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Número de publicaciónUS3776642 A
Tipo de publicaciónConcesión
Fecha de publicación4 Dic 1973
Fecha de presentación1 Ago 1972
Fecha de prioridad1 Ago 1972
También publicado comoCA1004875A1
Número de publicaciónUS 3776642 A, US 3776642A, US-A-3776642, US3776642 A, US3776642A
InventoresJ Anson, Neal D O
Cesionario originalDickey John Corp
Exportar citaBiBTeX, EndNote, RefMan
Enlaces externos: USPTO, Cesión de USPTO, Espacenet
Grain analysis computer
US 3776642 A
Resumen
A grain analyst computer is disclosed which has a quartz-iodide lamp to provide infrared radiation which is directed through a lens toward the surface of a quantity of grain which is to have certain constituents thereof analyzed. The infrared radiation is made parallel by the lens and then passes through selected filters so that only a specific frequency of the radiation impinges upon the grain sample, and this frequency provides a reflected radiation signal which has an amplitude corresponding to the quantity of a given constituent within the sample being analyzed. A plurality of pulse signals is then generated by a photocell which receives the reflected signals. These pulse signals are applied to a signal storage circuit and a signal computing circuit to provide a direct readout in terms of per cent of the constituents being analyzed. A reference standard element is automatically positioned in light-receiving relation with the light source so that the constants within the storage and computing circuits can be adjusted automatically prior to analyzing each grain sample. The plurality of filter elements are adjustably mounted to a rotating filter wheel which provides tilt adjustment to each filter element so that an exact positioning thereof can be obtained, thus accurately selecting the frequency which is to pass therethrough.
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United States Patent [1 1 Anson et al.

[ GRAIN ANALYSIS COMPUTER [75] Inventors: James H. Anson, Auburn; Donald E.

ONeal, Springfield, both of 111.

[73] Assignee: Dickey-John Corporation, Auburn,

ill.

[22] Filed: Aug. 1, 1972 [21] Appl. No.: 277,131

Primary Examiner-James W. Lawrence Assistant ExaminerT. N. Grigsby Attorney-Roy H. Olson et al.

[57] ABSTRACT A grain analyst computer is disclosed which has a Dec. 4, 1973 quartz-iodide lamp to provide infrared radiation which is directed through a lens toward the surface of a quantity of grain which is to have certain constituents thereof analyzed. The infrared radiation is made parallel by the lens and then passes through selected filters so that only a specific frequency of the radiation impinges upon the grain sample, and this frequency provides a reflected radiation signal which has an amplitude corresponding to the quantity of a given constituent within the sample being analyzed. A plurality of pulse signals is then generated by a photocell which receives the reflected signals. These pulse signals are applied to a signal storage circuit and a signal computing circuit to provide a direct readout in terms of per cent of the constituents being analyzed. A reference standard element is automatically positioned in lightreceiving relation with the light source so that the constants within the storage and computing circuits can be adjusted automatically prior to analyzing each grain sample. The plurality of filter elements are adjustably mounted to a rotating filter wheel which provides tilt adjustment to each filter element so that an exact positioning thereof can be obtained, thus accurately selecting the frequency which is to pass therethrough.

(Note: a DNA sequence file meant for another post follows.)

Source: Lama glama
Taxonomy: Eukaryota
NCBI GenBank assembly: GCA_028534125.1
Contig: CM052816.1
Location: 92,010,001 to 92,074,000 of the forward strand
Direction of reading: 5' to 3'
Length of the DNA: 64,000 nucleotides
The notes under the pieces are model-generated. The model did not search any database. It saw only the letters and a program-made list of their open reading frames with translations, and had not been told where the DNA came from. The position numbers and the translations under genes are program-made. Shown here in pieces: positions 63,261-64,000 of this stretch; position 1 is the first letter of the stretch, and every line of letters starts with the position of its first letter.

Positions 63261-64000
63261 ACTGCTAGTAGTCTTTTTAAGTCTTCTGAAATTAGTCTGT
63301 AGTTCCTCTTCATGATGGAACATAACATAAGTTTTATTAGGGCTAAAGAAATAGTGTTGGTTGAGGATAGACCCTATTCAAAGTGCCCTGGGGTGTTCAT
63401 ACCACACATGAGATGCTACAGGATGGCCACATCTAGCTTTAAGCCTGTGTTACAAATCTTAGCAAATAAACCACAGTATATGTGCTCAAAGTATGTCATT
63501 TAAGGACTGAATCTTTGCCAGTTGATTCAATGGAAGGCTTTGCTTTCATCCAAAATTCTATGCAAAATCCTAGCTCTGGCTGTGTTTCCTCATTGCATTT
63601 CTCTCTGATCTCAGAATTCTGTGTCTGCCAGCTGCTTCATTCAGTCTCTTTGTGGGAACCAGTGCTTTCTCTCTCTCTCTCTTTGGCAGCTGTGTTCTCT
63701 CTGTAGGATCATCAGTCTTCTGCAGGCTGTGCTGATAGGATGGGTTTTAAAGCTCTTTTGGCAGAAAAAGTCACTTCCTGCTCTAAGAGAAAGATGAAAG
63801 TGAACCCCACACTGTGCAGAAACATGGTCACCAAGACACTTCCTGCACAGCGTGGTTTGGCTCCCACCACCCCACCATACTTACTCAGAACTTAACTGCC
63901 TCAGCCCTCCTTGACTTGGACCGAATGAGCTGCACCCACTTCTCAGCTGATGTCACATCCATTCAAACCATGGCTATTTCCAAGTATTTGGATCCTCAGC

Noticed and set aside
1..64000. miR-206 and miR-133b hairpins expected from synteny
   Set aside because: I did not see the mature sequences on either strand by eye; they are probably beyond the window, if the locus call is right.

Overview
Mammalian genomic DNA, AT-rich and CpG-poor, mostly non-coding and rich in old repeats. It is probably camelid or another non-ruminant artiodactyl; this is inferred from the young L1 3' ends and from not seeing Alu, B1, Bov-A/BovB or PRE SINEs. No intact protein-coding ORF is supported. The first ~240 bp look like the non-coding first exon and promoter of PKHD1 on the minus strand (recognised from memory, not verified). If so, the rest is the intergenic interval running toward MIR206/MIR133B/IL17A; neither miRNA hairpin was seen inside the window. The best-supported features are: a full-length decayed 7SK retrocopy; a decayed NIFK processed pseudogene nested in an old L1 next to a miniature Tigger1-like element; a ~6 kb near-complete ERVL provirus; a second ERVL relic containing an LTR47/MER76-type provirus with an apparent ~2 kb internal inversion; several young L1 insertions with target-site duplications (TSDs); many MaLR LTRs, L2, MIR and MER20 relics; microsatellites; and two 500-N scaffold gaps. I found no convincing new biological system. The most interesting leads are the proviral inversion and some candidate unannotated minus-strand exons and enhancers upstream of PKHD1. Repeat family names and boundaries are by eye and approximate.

30 Claims, 16 Drawing Figures REAnv MPUTI Q) mm user [III 155%.? will 'iiciia te ml Penn I PAPER ADVANCE ar s PATENTEU DEC 41973 SHEEI 1 BF 6 L s MN COMP 'H RmT ADVANCE J7 PATENTEU DEE 41973 ShEU 2 OF 6 p I I I 1 I PATENTEU DEC 4 E373 SHEET Q 0F 6 PATENTEU 4 sum s or 6 9- Q W GRAIN ANALYSIS COMPUTER BACKGROUND OF THE INVENTION This invention relates generally to grain analyst computers, and more particularly to a grain analyst computer which can be used to measure specific constituents of soybeans or the like.

The use of soybeans to manufacture a wide variety of diversified articles is well-known. Soybeans can be used to produce protein concentrated food products as well as plastics of all types. Also, the oil in soybeans can be used for a multitude of different reasons. Because of the wide variety of substances which can be made from soybeans it is desired to know the relative per cent of each of the primary constituents within soybeans to be processed for each of the different products which are to be made. For example, when utilizing the soybean to manufacture protein food supplements, it is desired to obtain soybeans having a known per cent of protein constituent therein so that the buyer can determine the quality and price of the soybeans. On the other hand, when oils are to be extracted from the soybeans it is desired to know the relative per cent of oil within the soybean for the same reason. In either instance it is always desired to know the relative amount of moisture within the soybeans because this moisture is not used in the refining process of the soybean but only adds to the weight of the unprocessed grain. Therefore, if one were to buy a quantity of soybeans by weight, he would be paying for the moisture which is not used in the end product.

SUMMARY OF THE INVENTION Accordingly, it is an object of this invention to provide a new and improved grain analyst computer which will provide a simple method of determining the amount of oil, protein and moisture in percent by weight within grain samples such as soybeans or the like.

Another object of this invention is to provide a grain analyst computer which is efficient and reliable in operation and which is relatively'inexpensive to manufacture as compared to other known grain analyzing equipment.